Hillary and Obama: Is
By Darrell M. West,
Since the 1930s, the
Table 1 Voter Willingness to Support Candidates of Various Social Backgrounds
1930s 1950s 1970s 1990s
Jewish 46% - - 92%
Catholic 60% - - 94%
Female 33% - - 92%
Black - 37% - 95%
Atheist - 18% - 49%
Gay - - 26% 59%
Mormon - - 75% 79%
Table 1 reveals that in the 1930s, Americans were not very open to presidential candidates from non-white male backgrounds. At that time, only 46 percent of Americans indicated they would vote for a Jewish American, 60 percent said they would support a Catholic for president, and only 33 percent claimed they would support a woman for president.
In the 1950s, only 37 percent of Americans said they would vote for a black for president and 18 percent indicated they would support an atheist. And in the 1970s, 26 percent said they would vote for a gay for president and 75 percent indicated they would vote for a Mormon.
By the 1990s, though, these views had liberalized on most groups. The numbers saying they would vote for a Jew, Catholic, woman, or black rose to the low to mid-90s. However, only 49 percent said they would vote for an atheist, 59 percent admitted they would vote for a gay presidential candidate, and 79 percent indicated they would support a Mormon candidate.
These changes suggest
Of course, these views do not mean there is no prejudice against female and/or African-American candidates. Voters may say they are willing to vote for a woman, but refuse to do so in the privacy of the ballot box. Or they may harbor private attitudes that make them unreceptive to a candidate with an unconventional background even if in the abstract, they are willing to say that they would vote for a woman or black.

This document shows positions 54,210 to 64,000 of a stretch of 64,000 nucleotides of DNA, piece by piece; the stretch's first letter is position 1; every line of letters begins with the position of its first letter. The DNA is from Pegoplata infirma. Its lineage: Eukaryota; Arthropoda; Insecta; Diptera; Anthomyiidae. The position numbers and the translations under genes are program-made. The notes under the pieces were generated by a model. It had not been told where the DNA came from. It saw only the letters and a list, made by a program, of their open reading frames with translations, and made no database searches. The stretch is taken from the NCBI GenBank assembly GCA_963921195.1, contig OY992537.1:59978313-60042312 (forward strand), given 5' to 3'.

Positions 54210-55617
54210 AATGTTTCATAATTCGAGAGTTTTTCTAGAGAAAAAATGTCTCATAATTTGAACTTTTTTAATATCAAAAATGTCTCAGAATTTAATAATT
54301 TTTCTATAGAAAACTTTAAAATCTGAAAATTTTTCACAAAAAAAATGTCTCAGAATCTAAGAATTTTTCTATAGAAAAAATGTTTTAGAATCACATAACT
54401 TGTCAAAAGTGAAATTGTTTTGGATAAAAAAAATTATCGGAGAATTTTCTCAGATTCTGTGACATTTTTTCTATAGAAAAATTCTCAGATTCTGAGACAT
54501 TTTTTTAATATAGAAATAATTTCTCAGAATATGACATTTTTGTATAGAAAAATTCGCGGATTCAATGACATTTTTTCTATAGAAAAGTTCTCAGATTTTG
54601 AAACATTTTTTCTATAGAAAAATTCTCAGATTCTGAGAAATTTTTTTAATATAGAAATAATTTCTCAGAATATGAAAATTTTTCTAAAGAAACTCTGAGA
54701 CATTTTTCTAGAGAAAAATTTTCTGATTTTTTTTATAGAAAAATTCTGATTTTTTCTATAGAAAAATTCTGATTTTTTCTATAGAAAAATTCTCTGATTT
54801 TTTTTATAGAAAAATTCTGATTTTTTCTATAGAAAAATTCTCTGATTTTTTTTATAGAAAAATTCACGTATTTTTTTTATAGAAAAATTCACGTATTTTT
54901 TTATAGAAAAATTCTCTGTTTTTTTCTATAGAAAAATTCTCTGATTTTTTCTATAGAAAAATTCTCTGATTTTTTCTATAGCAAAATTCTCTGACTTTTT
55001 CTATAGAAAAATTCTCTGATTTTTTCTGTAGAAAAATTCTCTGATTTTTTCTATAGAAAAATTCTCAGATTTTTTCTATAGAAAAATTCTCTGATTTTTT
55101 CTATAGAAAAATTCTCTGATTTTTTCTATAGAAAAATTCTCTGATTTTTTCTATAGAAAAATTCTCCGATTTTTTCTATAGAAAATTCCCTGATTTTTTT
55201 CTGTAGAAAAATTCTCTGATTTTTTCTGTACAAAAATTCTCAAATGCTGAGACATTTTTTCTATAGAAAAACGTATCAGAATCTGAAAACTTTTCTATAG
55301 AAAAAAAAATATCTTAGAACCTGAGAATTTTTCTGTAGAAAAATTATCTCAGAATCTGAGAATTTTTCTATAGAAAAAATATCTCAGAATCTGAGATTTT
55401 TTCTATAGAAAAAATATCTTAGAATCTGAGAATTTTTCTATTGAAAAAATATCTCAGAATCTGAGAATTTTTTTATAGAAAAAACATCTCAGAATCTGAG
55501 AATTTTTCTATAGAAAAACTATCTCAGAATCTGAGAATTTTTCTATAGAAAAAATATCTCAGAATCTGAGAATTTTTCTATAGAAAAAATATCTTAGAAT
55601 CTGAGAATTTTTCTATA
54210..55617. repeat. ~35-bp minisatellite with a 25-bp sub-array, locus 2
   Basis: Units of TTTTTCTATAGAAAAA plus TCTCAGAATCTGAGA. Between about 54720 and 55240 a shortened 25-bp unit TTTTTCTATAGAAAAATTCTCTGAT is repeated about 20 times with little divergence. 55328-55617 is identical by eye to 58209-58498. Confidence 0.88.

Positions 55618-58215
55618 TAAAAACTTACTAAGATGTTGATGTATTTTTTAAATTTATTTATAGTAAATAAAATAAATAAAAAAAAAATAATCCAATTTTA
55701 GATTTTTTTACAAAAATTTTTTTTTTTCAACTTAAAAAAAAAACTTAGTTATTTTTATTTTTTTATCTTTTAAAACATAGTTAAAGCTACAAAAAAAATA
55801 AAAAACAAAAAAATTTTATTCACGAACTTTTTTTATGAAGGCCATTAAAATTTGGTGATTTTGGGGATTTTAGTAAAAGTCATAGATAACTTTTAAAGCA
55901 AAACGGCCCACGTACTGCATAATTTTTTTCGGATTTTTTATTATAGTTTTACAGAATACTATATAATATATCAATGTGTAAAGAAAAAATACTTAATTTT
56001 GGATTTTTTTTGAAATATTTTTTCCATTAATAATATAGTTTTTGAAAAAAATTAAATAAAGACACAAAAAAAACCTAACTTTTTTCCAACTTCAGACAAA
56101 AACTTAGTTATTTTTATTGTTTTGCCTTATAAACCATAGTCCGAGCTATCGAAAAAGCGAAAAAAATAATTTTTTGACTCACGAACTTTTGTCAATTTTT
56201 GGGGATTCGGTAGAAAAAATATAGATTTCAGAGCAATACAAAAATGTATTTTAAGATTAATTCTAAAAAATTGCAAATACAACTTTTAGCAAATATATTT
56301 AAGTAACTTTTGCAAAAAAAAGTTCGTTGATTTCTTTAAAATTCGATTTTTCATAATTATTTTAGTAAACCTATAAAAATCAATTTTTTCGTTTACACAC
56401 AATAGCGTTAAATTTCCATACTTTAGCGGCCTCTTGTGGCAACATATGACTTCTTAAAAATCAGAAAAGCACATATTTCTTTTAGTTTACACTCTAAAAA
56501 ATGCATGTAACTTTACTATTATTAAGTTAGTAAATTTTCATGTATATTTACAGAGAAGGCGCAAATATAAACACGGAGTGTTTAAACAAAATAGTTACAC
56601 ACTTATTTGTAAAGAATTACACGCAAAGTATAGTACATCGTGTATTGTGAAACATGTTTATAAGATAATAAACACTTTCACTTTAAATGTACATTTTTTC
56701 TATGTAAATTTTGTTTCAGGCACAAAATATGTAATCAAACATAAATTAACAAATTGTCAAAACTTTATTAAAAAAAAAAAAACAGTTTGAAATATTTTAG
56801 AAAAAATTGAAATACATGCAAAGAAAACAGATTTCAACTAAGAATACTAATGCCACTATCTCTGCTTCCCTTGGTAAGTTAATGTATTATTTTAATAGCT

After eight years of President
George W. Bush, it is likely
This is a perfect recipe for candidates from different kinds of backgrounds to run well. In a situation of unhappiness with the status quo, voters may opt for a women, an African-American, a Latino, or a Mormon presidential candidate. This gives these candidates a much better shot than they ever have had before.
An Open Field of Candidates
Most presidential candidate fields feature white, male candidates. While there occasionally have been individuals who ran who had unconventional backgrounds, such as Shirley Chisholm (female African-American), Jesse Jackson (African-American), Pat Schroeder (female), or Carol Mosley-Braun (female African-American), the vast preponderance of American presidential candidates have been white male.
Of those women or minorities who have sought the presidency, none have been considered a top-tier candidate. Most have been poorly financed and have not featured the type of broad-based support that gave them a meaningful shot at the presidency.
In 2008, however, the front-runners for the Democratic nomination are Hillary Clinton (female) and Barack Obama (an African-American). Both are well-known and likely to be well-funded. Each has support from across the political spectrum. Both are serious contenders.
In addition, Governor Bill